We knew that we wanted to get one fast bowler, which is why we also bid for Rabada and Mills. It’s true that nobody can get 100% of what they have anticipated considering the nature of the auction. Ego is what makes the difference (in the auction room). We were happy and satisfied with whom we got. Obviously you can’t get everyone you bid for, but I was very clear where I wanted to cap the bids. Agar ye nahin mil rahen hain, then let them go. If we can’t get them, we can’t get them, it’s fine. Ego is what makes it difficult (to let go of a player and end the bidding from your side), and that’s what I didn’t want to do. That’s when you have one player and bids just keep going on. But there was no ego involved for us, I was very clear on my caps, that this is what I want to do, this is what I don’t want to do – and leave it at that.
But overall, I’m very happy with the players we have got.
Who do you think was your smartest buy?
We wanted two Indian fast bowlers, and we got them: Varun and Natarajan. We have people who can bowl at 135, 140kph-plus. We were very keen on getting both of these players so we are very pleased.
It’s rare for Kings XI Punjab to go all out in the auctions. But this time, not only were you prepared to spend more money, you also ended up with a full-size squad of 27 players and nine overseas. Was it a conscious decision that ‘We will spend more and cover all options’?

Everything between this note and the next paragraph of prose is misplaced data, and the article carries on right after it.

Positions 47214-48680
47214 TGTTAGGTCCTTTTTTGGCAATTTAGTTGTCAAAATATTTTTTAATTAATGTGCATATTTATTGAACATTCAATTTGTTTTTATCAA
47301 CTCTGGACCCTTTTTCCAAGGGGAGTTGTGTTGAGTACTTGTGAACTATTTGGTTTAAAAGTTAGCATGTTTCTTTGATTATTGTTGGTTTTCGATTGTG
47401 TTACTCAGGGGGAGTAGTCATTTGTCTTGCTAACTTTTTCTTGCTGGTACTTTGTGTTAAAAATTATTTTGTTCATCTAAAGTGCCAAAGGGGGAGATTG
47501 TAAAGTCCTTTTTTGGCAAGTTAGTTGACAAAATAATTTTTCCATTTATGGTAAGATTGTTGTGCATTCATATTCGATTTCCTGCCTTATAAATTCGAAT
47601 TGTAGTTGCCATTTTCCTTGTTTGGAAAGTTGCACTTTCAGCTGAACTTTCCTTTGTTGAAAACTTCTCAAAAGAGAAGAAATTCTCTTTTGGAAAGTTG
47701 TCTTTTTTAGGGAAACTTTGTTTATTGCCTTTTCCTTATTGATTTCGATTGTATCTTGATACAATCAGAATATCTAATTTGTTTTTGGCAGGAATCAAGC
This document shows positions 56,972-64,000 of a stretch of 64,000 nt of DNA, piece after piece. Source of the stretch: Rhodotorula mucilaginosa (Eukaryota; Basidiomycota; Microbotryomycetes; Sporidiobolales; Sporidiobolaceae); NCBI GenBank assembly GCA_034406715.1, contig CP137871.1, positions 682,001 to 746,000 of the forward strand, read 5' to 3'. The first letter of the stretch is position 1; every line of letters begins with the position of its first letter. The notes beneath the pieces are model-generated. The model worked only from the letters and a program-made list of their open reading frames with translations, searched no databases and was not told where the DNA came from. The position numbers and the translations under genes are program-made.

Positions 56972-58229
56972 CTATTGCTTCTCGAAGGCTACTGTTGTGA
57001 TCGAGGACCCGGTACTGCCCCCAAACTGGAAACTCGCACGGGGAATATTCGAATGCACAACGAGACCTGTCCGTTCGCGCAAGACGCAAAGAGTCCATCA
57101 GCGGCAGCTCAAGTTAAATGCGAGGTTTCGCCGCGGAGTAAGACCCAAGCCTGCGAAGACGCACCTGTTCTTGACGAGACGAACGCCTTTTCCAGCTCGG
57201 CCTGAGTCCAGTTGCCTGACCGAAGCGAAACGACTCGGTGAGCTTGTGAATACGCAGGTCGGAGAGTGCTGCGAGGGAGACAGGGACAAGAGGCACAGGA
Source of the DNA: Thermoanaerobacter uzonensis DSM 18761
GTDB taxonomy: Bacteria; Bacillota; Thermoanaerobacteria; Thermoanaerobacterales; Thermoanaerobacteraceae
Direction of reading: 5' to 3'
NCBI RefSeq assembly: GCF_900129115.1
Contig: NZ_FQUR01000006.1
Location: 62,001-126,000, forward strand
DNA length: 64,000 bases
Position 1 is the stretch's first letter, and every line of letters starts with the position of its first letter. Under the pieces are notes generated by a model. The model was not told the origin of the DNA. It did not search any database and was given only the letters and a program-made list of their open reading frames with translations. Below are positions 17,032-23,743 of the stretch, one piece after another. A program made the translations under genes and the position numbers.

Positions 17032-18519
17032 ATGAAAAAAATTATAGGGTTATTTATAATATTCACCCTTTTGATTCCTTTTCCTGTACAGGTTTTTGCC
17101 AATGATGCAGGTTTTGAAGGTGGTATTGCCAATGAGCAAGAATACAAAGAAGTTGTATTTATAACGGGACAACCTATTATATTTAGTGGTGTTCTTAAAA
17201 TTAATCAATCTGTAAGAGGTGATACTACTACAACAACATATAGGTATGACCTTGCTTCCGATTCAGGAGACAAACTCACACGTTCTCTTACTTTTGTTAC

We weren’t looking at filling up numbers at all. It was a result of what was needed for the squad, filling up those combinations that I spoke about. It was not a decision taken that ‘We’re going to spend more’, but it was a requirement for the team. It just happened to work out that we have a full-size squad.
I had to draw a balance between saving money for the franchise but also buying all those we wanted to buy. It’s not like I went all out and said, ‘Mujhe ye chahiye’. So I did take care of the budget too, while still getting those whom I wanted.
Which franchise do you think performed best at the auctions?
Obviously Kings XI Punjab.
Ben Stokes and Tymal Mills went for record prices (Rs 14.5 crore and 12 crore). Did it make you think ‘Wow’ for a moment, that if this sort of bidding was allowed in 2008, you could have fetched that sum or higher?
Coming back to Natarajan, what do you see in him that’s special? Many franchises wanted him and you were clearly willing to go quite high for him?
He was one of the only domestic bowlers with very versatile bowling qualities. I know that lots of other people also wanted him, but we got lucky.
Punjab have had some bad luck in the last two IPLs – any specific plans to turn things around?
We’re at the bottom of the league, at the eighth spot. Whatever happens will happen, I can’t control what happens on the field. We can’t do any worse from where we were. The only room for us is to go up, because we can’t go further down.
Finally – will we see you still be yourself on Twitter, even during the IPL given your new role? Or will you be adopting a more formal tone now?
I’m going to be myself on Twitter. Virender Sehwag will always be Virender Sehwag.